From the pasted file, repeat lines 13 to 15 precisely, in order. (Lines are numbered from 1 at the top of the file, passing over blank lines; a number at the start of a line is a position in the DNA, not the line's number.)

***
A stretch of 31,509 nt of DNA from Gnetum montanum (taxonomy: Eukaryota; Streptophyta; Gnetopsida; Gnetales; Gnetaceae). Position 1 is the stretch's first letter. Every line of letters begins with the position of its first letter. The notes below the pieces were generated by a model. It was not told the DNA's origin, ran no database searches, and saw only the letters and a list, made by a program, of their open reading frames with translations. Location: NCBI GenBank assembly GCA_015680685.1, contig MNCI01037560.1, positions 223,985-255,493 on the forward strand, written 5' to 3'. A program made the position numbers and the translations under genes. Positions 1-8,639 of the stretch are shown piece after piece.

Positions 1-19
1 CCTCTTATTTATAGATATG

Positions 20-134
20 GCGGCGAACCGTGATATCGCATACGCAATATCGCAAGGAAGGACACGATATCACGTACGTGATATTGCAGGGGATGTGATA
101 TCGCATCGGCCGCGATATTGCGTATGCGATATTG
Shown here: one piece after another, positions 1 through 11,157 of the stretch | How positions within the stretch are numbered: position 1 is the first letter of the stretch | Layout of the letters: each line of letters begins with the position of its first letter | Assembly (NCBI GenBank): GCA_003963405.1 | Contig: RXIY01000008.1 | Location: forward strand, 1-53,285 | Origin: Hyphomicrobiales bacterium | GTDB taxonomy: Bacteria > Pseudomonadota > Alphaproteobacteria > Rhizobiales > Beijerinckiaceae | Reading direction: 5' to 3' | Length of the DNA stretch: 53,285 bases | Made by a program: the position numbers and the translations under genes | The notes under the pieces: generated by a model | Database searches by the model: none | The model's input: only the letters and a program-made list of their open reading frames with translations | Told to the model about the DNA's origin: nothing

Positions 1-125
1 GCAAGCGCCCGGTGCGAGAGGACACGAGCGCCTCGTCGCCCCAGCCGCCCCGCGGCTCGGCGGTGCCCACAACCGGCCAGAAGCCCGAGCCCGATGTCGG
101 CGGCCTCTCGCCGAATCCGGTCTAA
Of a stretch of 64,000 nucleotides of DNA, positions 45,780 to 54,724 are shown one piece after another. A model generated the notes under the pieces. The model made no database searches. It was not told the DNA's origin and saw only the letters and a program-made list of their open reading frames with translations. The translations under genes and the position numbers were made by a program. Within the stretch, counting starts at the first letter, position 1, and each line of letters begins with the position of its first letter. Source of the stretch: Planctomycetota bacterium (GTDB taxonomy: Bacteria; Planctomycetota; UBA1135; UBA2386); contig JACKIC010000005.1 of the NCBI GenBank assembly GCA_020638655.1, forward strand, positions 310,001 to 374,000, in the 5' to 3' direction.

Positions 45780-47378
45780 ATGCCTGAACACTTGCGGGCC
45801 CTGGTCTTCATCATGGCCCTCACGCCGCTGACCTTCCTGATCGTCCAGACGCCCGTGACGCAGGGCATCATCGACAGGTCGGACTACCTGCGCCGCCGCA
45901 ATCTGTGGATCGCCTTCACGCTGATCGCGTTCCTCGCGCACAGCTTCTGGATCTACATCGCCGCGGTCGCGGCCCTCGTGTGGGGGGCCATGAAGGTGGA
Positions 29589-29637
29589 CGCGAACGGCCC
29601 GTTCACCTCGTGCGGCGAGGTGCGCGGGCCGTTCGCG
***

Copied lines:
45780 ATGCCTGAACACTTGCGGGCC
45801 CTGGTCTTCATCATGGCCCTCACGCCGCTGACCTTCCTGATCGTCCAGACGCCCGTGACGCAGGGCATCATCGACAGGTCGGACTACCTGCGCCGCCGCA
45901 ATCTGTGGATCGCCTTCACGCTGATCGCGTTCCTCGCGCACAGCTTCTGGATCTACATCGCCGCGGTCGCGGCCCTCGTGTGGGGGGCCATGAAGGTGGA